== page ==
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Colombia, FARC Rebels Open New Round of Peace Talks

Colombia's Revolutionary Armed Forces of Colombia (FARC) lead negotiator Ivan Marquez (2013 photo)Colombia's Revolutionary Armed Forces of Colombia (FARC) lead negotiator Ivan Marquez (2013 photo)
Colombia's Revolutionary Armed Forces of Colombia (FARC) lead negotiator Ivan Marquez (2013 photo)
Colombia's Revolutionary Armed Forces of Colombia (FARC) lead negotiator Ivan Marquez (2013 photo)
Colombia's Marxist-led FARC rebels opened their latest round of peace talks with the government on Tuesday with a proposal to delay elections scheduled for 2014 by a year, which the government quickly rejected.
The two sides have been meeting in Havana intermittently since November, trying to end a nearly half century-long conflict in which at least 100,000 people have died and millions have been displaced.
Before entering the talks, FARC lead negotiator Ivan Marquez read a statement expressing irritation with government pressure to reach a peace accord quickly and calling for the postponement of elections to put “the collective interest of peace ahead of any other circumstance.”
President Juan Manuel Santos, who has hinted he will seek another term in office in 2014, is pushing for the talks to finish this year, which the rebels frequently have complained is too fast.
Marquez also called for a national popular assembly “to find a true solution to the conflict.”
But government lead negotiator Humberto de la Calle stuck to the government's line on the need to move along and dismissed both proposals.
“That won't happen,” he said.
The FARC, or Revolutionary Armed Forces of Colombia, was founded in 1964 as a communist agrarian reform movement.
It appeared last month to achieve some of its key goals with the first accord of the talks calling for economic and social development of rural areas and the providing of land to the people living there.
Now the rebels and government move on to another principal goal of the discussions - turning the FARC from insurgents into political participants - which may not be easy as negotiators attempt to balance the desire for peace with calls for justice.
Many Colombians feel the rebels should face justice for war casualties, the use of kidnappings to extort money and involvement in the illicit drug trade, the latter a charge the group has denied.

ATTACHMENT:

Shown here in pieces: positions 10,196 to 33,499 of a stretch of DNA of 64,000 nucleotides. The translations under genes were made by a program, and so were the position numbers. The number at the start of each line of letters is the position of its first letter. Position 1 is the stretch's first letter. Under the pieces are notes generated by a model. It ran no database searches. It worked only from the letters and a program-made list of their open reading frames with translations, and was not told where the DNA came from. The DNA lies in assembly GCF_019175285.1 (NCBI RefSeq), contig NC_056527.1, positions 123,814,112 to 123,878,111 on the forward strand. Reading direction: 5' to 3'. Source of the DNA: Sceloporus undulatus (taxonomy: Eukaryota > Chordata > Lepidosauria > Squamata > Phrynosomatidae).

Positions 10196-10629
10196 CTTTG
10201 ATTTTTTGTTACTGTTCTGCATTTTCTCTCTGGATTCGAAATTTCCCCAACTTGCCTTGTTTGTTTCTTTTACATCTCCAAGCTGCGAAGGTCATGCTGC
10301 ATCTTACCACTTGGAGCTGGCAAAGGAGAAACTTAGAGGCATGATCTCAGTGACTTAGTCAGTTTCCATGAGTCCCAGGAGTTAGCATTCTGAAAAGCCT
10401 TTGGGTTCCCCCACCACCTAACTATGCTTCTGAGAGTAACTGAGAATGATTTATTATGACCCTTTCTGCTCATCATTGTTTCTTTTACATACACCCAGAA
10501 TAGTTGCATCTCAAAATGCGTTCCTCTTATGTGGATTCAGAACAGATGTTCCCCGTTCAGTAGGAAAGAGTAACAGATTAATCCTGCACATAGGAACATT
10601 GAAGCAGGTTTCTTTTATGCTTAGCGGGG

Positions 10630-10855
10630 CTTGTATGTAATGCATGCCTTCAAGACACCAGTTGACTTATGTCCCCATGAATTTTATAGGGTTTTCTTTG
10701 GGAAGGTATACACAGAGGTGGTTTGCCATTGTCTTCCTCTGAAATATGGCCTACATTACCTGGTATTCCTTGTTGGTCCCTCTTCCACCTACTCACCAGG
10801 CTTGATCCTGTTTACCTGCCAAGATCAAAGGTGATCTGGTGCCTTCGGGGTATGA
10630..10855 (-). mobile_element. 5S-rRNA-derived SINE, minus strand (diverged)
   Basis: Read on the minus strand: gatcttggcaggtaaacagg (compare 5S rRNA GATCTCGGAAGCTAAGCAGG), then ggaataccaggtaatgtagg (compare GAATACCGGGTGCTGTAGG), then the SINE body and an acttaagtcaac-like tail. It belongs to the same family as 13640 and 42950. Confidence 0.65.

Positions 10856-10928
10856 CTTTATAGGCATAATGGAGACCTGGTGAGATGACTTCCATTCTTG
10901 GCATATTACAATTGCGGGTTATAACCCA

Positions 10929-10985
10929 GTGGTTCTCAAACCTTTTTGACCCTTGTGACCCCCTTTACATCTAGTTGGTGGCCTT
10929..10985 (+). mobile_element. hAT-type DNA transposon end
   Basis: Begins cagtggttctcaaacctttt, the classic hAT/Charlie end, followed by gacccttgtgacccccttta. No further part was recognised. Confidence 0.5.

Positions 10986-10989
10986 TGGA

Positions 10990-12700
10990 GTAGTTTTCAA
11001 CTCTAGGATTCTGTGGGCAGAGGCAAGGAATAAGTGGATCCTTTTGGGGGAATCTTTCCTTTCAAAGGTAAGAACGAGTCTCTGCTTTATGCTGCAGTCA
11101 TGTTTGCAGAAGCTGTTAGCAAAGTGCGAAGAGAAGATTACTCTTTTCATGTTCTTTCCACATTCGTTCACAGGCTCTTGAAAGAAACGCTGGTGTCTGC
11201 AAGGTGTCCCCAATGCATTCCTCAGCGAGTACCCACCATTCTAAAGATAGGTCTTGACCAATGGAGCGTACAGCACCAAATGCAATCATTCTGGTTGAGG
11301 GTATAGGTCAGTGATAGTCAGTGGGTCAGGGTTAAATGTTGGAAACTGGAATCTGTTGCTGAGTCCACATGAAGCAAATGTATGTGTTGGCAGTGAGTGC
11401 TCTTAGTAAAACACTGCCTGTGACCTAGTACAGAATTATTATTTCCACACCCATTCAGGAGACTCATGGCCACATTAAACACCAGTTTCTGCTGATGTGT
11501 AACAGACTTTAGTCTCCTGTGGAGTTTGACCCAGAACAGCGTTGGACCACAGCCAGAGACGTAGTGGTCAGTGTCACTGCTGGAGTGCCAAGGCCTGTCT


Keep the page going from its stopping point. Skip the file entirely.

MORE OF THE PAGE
But criminal charges and jail time for FARC leaders could exclude them from taking part in the political process.
The rebels have said they are willing to “review” any “error” committed during the war, but have ruled out prosecution by a state they accuse of persecuting and neglecting its own people.
De la Calle said the discussions would be about the FARC “as a whole, not about individual persons or cases” and with the guiding principle that “ideas, not arms, rule.”
Other remaining issues in the talks include the logistics of ending the conflict, the drug trade, compensation for victims and implementation of the final accord.
Santos initiated the peace talks last year in the belief that the FARC had been so weakened by the government's 10-year, U.S.-backed offensive against the group that its leaders were ready to negotiate an end to the fighting.
Three previous peace attempts, the last ending in 2002, have failed.
The rebels have been pushed into far corners of the country but can still attack oil and mining operations vital to Colombia's economic growth.
Norway and Cuba are serving as guarantors for the Colombia-FARC talks, with Chile and Venezuela as observers.
Venezuelan President Nicolas Maduro threatened to withdraw his government's representative in a dust-up last week after Santos met with Venezuelan opposition leader Henrique Capriles.
In his remarks on Tuesday, de la Calle thanked all four countries, including Venezuela, for their efforts in creating a “climate of confidence” in the talks.

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